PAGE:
TBS’ He’s a Lady debuted last night, but minus product-placed sponsor SC Johnson.

TBS’ He’s a Lady debuted last night, but minus product-placed sponsor SC Johnson.
Oops: TBS’ He’s a Lady debuted last night at 10:05 p.m. ET, and I totally forgot about it. Thankfully, it repeats tonight at 11:05 p.m. ET. On the show, eleven men compete for $250,000 by discovering what it’s really like to live as a woman. Tricked into believing they were on a show called “All American Man,” they instead are “learning how to walk, talk and dress like a lady, followed by going out in public to find out how convincing they are; learning to flaunt their new attitude with training from supermodel Frederique; planning a real wedding and then being asked to serve as the bridesmaids; and finally, completing a ‘lady of the house’ challenge back in their hometowns, where the guys must remain in character in front of family and friends in the absence of their wives and girlfriends.” All of this is highly controversial, at least to some. Because learning about gender roles and cross-dressing are both highly destructive to the fragile moral fabric of our society, the assholes at The American Family Association lobbied the show’s principal sponsor S.C. Johnson, which caved and pulled its advertising from the show, according to the Atlanta Journal-Constitution. The company said simply that they “assessed the show and we will not sponsor it,” despite the fact that their deal included product placement. A report said that the AFA “sees no humor in the staged cross-dressing that promotes life as a transvestite.” And most of the free-thinking world sees no humor in life as a tight-ass on a moral high horse.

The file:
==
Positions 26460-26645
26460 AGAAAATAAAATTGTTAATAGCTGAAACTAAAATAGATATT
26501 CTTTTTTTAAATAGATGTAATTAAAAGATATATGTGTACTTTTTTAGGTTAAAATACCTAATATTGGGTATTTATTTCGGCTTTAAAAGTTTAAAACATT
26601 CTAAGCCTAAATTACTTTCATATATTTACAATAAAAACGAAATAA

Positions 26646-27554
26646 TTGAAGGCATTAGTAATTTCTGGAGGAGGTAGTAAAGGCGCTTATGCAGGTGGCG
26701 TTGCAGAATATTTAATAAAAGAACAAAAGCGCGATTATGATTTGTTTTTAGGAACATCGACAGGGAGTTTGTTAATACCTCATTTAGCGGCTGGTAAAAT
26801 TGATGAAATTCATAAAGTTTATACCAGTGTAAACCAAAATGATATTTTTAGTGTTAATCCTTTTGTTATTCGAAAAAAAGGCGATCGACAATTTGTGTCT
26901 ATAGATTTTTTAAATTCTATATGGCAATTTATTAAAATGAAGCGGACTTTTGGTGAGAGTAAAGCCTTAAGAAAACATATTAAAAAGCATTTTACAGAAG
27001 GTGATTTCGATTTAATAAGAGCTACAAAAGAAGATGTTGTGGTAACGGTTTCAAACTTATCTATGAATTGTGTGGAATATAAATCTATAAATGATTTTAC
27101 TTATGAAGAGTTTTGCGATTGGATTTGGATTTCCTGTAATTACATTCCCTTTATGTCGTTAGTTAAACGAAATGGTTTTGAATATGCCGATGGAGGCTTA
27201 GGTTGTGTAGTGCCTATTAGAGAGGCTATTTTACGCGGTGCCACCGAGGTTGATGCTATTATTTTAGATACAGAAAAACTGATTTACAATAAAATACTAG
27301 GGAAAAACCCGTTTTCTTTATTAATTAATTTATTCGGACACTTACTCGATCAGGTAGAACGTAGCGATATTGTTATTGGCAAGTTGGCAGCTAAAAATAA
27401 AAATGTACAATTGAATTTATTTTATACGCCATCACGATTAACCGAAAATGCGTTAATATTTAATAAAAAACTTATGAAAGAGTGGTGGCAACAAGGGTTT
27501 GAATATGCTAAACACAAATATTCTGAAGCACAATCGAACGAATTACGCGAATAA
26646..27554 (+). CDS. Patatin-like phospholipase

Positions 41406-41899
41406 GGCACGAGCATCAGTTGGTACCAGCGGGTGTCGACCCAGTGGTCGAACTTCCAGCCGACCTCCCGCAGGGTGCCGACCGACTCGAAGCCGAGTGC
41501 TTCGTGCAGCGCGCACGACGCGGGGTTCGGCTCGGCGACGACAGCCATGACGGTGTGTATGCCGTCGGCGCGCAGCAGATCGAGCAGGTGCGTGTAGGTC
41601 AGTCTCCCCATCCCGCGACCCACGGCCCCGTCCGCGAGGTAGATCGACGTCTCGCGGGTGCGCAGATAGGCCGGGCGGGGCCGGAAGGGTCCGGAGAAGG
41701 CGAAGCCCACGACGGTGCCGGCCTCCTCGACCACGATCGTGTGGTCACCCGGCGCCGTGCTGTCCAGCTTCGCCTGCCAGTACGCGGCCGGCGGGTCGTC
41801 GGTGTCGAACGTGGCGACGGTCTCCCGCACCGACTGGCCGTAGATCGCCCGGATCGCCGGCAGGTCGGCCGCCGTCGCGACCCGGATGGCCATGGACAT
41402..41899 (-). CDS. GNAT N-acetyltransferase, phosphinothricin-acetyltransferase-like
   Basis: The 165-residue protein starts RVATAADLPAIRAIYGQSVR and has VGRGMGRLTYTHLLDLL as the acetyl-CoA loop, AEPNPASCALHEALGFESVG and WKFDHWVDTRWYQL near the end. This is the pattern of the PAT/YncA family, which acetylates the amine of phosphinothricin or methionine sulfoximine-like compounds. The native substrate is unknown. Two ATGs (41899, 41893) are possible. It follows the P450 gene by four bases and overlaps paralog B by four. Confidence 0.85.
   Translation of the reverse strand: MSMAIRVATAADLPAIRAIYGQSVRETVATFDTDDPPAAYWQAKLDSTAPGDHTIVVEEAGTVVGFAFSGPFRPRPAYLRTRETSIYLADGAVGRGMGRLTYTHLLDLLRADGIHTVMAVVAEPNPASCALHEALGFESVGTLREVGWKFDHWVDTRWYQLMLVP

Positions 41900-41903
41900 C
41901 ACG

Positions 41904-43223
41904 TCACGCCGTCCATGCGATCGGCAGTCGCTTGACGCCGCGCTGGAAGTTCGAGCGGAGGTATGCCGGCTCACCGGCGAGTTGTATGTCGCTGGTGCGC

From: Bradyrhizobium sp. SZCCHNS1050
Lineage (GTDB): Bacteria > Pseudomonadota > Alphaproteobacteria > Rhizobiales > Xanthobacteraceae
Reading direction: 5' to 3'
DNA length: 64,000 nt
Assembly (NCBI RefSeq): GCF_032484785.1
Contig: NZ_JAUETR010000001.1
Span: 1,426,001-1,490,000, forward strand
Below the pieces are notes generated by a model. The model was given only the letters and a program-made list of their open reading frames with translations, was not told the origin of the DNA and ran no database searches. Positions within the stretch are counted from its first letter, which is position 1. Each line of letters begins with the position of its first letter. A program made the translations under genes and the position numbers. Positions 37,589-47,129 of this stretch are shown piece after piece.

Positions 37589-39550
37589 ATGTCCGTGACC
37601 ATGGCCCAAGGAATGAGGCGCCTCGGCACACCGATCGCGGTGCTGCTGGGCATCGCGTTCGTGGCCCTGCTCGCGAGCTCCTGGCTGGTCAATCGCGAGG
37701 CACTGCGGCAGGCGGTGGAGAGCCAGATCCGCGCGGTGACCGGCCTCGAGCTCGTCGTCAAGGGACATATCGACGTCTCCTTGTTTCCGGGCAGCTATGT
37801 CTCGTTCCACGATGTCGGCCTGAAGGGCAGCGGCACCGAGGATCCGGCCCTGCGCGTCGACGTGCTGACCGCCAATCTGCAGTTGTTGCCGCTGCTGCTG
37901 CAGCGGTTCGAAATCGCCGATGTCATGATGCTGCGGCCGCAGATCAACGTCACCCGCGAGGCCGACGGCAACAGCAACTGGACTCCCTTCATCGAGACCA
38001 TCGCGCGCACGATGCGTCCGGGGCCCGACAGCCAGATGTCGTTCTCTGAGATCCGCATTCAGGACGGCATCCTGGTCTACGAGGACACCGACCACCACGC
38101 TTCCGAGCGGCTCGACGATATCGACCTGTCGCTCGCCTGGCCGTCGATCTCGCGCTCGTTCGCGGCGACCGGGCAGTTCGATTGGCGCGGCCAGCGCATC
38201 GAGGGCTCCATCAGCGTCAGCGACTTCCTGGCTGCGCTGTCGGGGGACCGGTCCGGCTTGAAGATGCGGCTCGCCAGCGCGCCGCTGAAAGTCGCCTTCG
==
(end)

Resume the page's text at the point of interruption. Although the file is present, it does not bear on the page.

The Sing-Off loses its star

Ben Folds

NBC's super-fun December a capella singing competition The Sing-Off is returning, but without its star judge, Ben Folds, and only as a two-hour special. Those are really depressing changes for a series that proved itself to be a super-fun show when it returned last December.

A film director talks about becoming a reality TV character

Anna Martemucci

What is it like to have your life turned into reality TV? Director Anna Martemucci, one of the two directors featured on Starz' exceptional reality series, talks about that, the competition, and her collaboration with her husband and brother-in-law.

Plus: How the show's producers tried to keep the $250,000 competition fair.

about the writer

Andy Dehnart is a journalist who has covered reality television for more than 15 years and created reality blurred in 2000. A member of the Television Critics Association, his writing and criticism about television, culture, and media has appeared on NPR and in Playboy, Buzzfeed, and many other publications. Andy, 36, also directs the journalism program at Stetson University in Florida, where he teaches creative nonfiction and journalism. He has an M.F.A. in nonfiction writing and literature from Bennington College. More about reality blurred and Andy.